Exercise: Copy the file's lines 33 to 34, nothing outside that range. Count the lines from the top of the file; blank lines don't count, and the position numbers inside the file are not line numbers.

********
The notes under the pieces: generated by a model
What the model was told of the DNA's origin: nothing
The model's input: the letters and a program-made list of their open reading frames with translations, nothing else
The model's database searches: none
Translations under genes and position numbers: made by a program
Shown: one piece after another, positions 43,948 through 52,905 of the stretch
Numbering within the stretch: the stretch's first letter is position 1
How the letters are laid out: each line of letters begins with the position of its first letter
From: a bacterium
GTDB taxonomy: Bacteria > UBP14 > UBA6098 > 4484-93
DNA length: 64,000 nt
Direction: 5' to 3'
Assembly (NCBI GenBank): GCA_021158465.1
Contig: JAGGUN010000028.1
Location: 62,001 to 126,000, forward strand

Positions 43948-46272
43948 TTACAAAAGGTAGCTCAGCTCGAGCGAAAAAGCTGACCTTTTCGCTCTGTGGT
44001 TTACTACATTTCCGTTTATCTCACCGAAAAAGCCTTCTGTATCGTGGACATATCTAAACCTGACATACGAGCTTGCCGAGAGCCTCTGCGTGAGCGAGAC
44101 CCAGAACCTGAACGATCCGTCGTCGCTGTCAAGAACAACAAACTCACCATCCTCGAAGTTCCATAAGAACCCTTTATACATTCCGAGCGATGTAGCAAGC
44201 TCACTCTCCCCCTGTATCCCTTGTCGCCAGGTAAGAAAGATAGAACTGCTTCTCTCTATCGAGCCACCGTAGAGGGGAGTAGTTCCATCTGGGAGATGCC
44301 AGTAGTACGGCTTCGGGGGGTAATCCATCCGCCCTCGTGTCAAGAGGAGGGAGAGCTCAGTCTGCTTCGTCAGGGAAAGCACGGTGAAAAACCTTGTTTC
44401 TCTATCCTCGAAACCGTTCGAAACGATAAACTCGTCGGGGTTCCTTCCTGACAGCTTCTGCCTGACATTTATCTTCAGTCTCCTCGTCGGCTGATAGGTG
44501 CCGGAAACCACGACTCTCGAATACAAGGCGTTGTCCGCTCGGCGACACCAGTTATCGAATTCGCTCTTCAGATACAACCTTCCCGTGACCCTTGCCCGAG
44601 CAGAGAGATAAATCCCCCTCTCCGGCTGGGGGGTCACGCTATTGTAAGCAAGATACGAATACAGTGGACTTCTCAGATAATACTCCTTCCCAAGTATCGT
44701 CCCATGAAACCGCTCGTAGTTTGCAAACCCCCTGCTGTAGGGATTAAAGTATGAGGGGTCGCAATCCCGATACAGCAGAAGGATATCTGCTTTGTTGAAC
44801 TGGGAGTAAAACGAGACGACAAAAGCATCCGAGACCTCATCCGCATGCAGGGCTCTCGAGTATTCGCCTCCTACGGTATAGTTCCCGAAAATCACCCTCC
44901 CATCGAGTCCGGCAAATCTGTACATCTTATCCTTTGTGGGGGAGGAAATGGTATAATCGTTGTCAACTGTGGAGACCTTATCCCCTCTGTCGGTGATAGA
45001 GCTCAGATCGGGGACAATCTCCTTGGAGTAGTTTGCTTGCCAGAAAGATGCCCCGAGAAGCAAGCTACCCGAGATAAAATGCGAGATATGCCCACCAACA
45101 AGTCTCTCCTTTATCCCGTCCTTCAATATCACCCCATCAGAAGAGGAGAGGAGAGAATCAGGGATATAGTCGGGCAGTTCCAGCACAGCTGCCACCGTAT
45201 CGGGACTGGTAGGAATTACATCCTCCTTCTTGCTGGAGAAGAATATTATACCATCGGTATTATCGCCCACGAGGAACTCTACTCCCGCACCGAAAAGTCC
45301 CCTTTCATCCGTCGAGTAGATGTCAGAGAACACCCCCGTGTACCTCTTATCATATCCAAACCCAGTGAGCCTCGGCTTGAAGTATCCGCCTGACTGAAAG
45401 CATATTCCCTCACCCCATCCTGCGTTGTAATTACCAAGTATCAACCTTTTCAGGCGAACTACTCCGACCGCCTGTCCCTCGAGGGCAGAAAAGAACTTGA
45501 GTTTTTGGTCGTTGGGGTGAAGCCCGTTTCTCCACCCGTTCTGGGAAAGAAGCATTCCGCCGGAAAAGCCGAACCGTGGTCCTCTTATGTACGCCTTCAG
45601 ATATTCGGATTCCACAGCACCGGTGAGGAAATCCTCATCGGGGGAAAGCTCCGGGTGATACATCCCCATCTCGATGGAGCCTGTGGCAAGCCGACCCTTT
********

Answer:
45501 GTTTTTGGTCGTTGGGGTGAAGCCCGTTTCTCCACCCGTTCTGGGAAAGAAGCATTCCGCCGGAAAAGCCGAACCGTGGTCCTCTTATGTACGCCTTCAG
45601 ATATTCGGATTCCACAGCACCGGTGAGGAAATCCTCATCGGGGGAAAGCTCCGGGTGATACATCCCCATCTCGATGGAGCCTGTGGCAAGCCGACCCTTT